Less consideration has been given to the cerebral activation underlying cognitive function in ALS using other cognitive, extramotor paradigms [18], particularly assessing attention. Although on the basis of a meta-analysis it was concluded that ALS patients do not show attentional impairments [2], deficits have been reported on tests of visual attention [19]. The Stroop test, which measures focused attention and response inhibition, has yielded contradictory results [11, 2023]. In the Stroop test [24], there is an increase in response time when naming the colour of the ink in which an incongruous colour name is displayed (e.g. when the participant has to say ‘blue’ in response to the word ‘RED’ printed in blue ink) in comparison to control conditions where the stimulus characteristics do not conflict with each other (e.g. RED printed in red ink). This is known as the Stroop effect. In a previous study [6] no difference in the Stroop effect was found when comparing the performance of 52 ALS patients and healthy controls. However, a strong trend (p = 0.051) for a between-group difference was found on a further adaptation of the Stroop test, known as negative priming (NP) [25]. In the NP task, participants are also required to name the colour of the ink in which an incongruous colour word is printed, but the colour of the ink is the same as the colour word on the previous trial, e.g. RED in blue ink is followed by GREEN in red ink. Thus the correct response on any trial is the stimulus that on the previous trial had to be ignored as a distractor. The task, therefore, requires the person to inhibit responses on a particular trial and then make the previously inhibited response on the next trial. In healthy controls, the NP task produces increased (i.e. slower) response times compared to the Stroop effect. The NP task has therefore been interpreted as making greater demands on active inhibitory cognitive processes [26]. Two theoretical models have been used to account for the NP effect, the selective inhibition account and the episodic retrieval model [27]. In our previous study [6], the ALS group showed shorter response latencies compared to controls for the NP effect. This was interpreted as suggesting impairment of normal cognitive inhibitory processes. In this scenario, less cognitive inhibition of a stimulus on trial ‘N’ would make this stimulus easier to respond to on trial ‘N + 1’ and would lead to a shorter response time than would a stronger level of cognitive inhibition on trial ‘N’. In addition, if there is impaired cognitive inhibition (which in the Stroop task is reflected by longer response times resulting from poorer inhibition of the colour word when naming the colour ink is required), this would ‘help’ the ALS patients in the NP trials and lead to a reduced NP effect. Elsewhere, patients with frontal lobe damage have also been reported to show reduced NP effects [28], which further suggests altered cognitive inhibitory processes. Other clinical groups thought to demonstrate reductions in cognitive inhibition have also shown a reduced NP effect [29, 30].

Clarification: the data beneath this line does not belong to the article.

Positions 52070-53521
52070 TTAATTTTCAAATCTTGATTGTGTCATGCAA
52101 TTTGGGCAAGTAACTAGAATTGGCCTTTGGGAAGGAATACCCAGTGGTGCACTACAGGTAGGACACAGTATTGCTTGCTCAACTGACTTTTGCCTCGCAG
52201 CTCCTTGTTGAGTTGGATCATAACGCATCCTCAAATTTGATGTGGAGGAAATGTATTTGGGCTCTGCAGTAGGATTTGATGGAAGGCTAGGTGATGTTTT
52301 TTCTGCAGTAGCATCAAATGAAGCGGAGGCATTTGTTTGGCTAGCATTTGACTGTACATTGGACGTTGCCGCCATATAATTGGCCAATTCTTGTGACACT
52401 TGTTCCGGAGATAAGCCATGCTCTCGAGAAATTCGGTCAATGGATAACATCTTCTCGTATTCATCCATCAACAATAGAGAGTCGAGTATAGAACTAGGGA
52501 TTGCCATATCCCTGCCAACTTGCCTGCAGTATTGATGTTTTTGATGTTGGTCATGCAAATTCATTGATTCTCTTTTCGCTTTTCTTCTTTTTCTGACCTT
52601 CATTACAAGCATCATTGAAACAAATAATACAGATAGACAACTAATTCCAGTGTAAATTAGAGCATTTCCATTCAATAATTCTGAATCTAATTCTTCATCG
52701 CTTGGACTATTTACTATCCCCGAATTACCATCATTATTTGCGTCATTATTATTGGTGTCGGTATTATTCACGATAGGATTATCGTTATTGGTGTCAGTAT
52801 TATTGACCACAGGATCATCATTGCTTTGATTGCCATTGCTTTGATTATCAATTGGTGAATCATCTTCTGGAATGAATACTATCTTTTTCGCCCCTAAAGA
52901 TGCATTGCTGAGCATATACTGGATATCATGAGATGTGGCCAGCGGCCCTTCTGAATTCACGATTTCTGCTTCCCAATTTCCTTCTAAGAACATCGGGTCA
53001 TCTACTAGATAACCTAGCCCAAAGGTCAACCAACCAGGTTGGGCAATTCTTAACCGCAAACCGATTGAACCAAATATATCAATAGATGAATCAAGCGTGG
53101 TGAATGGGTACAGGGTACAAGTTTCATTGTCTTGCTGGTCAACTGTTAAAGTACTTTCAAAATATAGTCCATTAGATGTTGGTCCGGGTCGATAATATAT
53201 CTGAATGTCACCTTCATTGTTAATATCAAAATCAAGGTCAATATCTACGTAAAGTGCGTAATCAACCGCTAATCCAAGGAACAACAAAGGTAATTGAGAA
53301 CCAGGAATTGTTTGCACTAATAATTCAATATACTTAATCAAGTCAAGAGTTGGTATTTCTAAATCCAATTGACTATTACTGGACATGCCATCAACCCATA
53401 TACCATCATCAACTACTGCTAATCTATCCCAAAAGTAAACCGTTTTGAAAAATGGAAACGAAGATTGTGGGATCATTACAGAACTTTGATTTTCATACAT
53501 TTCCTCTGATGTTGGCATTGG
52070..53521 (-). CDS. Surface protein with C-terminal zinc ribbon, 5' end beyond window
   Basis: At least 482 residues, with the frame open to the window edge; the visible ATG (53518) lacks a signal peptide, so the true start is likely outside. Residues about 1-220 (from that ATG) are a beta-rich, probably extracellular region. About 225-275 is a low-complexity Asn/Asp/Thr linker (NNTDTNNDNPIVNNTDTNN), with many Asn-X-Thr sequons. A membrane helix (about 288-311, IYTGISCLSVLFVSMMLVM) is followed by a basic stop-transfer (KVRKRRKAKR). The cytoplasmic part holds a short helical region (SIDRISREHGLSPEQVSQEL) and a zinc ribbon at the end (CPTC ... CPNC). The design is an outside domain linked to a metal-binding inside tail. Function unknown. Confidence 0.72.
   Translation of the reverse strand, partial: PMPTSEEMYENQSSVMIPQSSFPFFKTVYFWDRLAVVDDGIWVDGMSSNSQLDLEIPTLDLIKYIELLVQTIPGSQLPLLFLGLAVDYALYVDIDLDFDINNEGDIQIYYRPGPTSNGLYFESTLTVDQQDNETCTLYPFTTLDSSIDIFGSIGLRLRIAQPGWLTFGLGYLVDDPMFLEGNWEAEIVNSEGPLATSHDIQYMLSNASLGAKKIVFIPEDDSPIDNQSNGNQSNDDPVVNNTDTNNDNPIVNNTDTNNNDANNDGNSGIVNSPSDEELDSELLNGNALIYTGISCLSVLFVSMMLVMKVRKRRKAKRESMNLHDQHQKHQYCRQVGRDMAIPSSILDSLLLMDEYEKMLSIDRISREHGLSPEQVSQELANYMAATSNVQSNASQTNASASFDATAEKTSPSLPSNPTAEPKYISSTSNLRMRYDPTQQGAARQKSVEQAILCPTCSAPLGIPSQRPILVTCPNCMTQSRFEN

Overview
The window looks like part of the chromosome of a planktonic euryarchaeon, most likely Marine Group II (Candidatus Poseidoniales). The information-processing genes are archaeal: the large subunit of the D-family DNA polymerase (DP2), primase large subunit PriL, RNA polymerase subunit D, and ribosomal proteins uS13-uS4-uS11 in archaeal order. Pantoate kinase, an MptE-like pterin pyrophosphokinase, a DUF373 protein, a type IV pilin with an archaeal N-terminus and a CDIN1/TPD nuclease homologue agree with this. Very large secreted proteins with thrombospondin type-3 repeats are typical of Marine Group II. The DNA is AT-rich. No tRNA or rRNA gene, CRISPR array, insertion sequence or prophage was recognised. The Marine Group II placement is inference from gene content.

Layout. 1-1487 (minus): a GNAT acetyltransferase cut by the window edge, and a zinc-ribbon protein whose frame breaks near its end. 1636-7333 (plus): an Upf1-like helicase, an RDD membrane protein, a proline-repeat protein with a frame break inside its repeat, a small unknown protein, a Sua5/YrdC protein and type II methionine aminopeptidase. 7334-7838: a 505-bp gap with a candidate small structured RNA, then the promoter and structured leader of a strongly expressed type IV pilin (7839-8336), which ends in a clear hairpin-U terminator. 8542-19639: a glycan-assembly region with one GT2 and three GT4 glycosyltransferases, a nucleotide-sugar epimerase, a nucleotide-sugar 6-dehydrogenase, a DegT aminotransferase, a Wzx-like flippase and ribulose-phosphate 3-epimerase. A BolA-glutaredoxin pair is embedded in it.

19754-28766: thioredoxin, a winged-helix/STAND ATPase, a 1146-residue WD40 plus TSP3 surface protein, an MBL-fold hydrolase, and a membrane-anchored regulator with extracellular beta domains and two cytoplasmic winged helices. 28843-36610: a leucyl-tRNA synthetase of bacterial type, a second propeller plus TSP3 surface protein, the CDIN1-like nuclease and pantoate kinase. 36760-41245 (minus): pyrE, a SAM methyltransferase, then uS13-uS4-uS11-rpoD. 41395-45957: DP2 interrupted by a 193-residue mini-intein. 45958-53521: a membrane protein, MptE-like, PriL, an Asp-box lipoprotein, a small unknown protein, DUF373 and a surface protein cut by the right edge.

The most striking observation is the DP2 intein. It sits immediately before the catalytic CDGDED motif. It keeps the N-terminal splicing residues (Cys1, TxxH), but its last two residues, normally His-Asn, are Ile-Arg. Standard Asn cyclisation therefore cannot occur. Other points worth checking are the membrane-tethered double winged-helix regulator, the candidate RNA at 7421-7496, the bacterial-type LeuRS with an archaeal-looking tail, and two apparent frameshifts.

In healthy controls, fMRI has demonstrated predominantly the involvement of the cingulate gyrus, the inferior, superior and medial frontal gyrus and the hippocampal gyrus during the Stroop test [26, 31, 32]. The inferior, superior and middle frontal gyrus, superior and middle temporal as well as inferior parietal lobe and thalamus were among the regions found to show differential activation comparing performance during the NP test and the Stroop test [26]. Since a number of functional neuroimaging studies and neuropathology investigations have shown involvement of a selection of these regions in ALS (e.g. [8, 11, 14, 33, 34]), the present study set out to determine, in a pilot study, whether performance on Stroop and negative priming paradigms during fMRI scanning would elicit patterns of abnormal activation in extramotor regions known to be implicated more generally in cognitive impairment in ALS [4]. The study also set out to explore whether the patterns of cerebral activation in patients with ALS might elucidate the nature of inhibitory process changes seen in ALS in our previous study [6].

Methods

Participants